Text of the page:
For coronavirus reasons we were both sporting face masks as we approached the entrance and – as we went in, one at a time at a social distance, there was a chap in basic PPE garb standing at a desk who aimed (what here I’d describe as a ‘medical gun-type thingy’) at one’s forehead in order to check our temperature before we were allowed in – a bit like I understand they do these days at airports.
So let’s go forward to the year 2030, by when this technology has been developed to a stage where everyone accused of a crime turns up at a magistrates court, goes in, and has a similar ‘gun-type thingy’ aimed at their forehead … which then tells everyone in the vicinity whether or not the he or she is guilty of said alleged crime.
Those thereby pronounced innocent pass through a “green” door and swing round and out through the building exit, free to continue their lives.
Meanwhile those that are pronounced guilty are sent towards a “red” door … and thence downstairs to the cells and off to the nearest gaol designated to take them.
It would save a gallon and a half of everyone’s time and expense. What’s not to like?
However, at the moment we’re still currently in 2020.
Under the criminal law of England and Wales the principle that an accused is innocent until proven guilty rules.
To put it another way, if the prosecution cannot prove to a jury’s satisfaction that someone is guilty of what they’ve been accused, it’s not entitled to gain a conviction – end of message.
The latest “issue of the moment” is the data protection aspect of the police and prosecution in a criminal case – particularly one of alleged rape – having access to someone’s mobile phone data.
On a radio programme this week I heard a campaigner on behalf of rape victims waxing outraged about the invasion of privacy angle: her line was that it was a breach of human rights that a victim might be (or even had in the past been) told that – if she didn’t allow the police to investigate her phone calls with a tooth comb – they’d drop the case.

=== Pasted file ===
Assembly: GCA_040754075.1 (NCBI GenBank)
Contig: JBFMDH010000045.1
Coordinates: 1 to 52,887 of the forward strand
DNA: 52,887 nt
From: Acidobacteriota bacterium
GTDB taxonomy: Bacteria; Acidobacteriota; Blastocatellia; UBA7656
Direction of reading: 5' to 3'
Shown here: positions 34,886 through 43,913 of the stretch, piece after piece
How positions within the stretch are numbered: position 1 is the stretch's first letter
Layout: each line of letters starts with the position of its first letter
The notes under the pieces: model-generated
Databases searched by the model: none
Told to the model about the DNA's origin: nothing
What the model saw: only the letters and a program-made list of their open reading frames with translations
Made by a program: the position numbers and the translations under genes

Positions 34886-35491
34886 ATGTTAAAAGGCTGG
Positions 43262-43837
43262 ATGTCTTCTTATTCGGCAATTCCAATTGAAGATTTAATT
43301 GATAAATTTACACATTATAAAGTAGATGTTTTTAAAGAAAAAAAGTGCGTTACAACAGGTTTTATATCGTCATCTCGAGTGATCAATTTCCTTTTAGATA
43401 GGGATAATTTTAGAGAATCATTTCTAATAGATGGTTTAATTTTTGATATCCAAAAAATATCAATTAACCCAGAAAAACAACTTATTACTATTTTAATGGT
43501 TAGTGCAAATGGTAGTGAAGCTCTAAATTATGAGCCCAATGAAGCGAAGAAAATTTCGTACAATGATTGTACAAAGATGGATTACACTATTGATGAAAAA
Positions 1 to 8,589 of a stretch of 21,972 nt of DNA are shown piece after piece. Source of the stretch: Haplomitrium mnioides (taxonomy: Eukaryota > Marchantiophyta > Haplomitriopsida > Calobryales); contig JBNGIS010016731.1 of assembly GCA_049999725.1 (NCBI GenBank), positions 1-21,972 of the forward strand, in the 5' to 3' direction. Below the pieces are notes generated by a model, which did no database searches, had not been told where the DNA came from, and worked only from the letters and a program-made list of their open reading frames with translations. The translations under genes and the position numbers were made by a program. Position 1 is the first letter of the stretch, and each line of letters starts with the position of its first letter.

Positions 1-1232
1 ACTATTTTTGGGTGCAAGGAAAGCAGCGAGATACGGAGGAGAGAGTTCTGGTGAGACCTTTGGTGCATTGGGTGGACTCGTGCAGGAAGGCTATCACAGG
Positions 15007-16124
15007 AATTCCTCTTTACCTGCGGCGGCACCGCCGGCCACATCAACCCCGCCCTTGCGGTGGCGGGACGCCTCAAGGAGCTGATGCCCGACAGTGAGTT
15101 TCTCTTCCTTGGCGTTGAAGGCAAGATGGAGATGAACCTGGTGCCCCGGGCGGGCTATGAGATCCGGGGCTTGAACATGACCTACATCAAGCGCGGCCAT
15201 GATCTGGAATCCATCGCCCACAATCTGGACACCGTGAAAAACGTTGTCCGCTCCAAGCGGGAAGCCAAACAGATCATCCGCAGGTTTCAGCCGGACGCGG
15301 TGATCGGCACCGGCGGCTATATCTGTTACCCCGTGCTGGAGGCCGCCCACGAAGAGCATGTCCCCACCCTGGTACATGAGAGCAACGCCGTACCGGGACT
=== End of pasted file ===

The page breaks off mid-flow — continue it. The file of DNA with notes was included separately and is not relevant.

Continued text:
This was painted as wholly unreasonable and likely to result in even fewer victims of rape coming forward than they do now.
Had I been in the studio with the opportunity to comment, I’d have simply pointed out to the speaker that – for all sorts of reasons – the bringing of a criminal prosecution ultimately boils down to the issue of the probability of a likely successful case (and guilty verdict) being achieved.
The purpose of reviewing all the available evidence goes towards deciding whether to take a case to court, not least because all sorts of flak (and criticism of the prosecuting authorities) begins to fly if a prosecution fails because of some obvious fault in the evidence.
For example, if a victim’s phone data supports everything she claims about the rape incident, that would greatly assist a prosecution – and make the bringing of one more likely.
However, supposing immediately – or in the days after – after a female has allegedly been raped, her phone data demonstrates that she sent the supposed perpetrator a series of messages detailing how much she’d enjoyed their ‘date’ (and indeed perhaps also their very-much-mutually-consented rampant session(s) in the sack on the night in question), then that’s going to have a different effect on the issue of whether a prosecution goes forward.
Because any jury seeing (or listening to) that evidence is unlikely to bring in a guilty verdict.
Which inevitably means that a prosecution is more unlikely to be brought, simply because it would be a waste of time and money.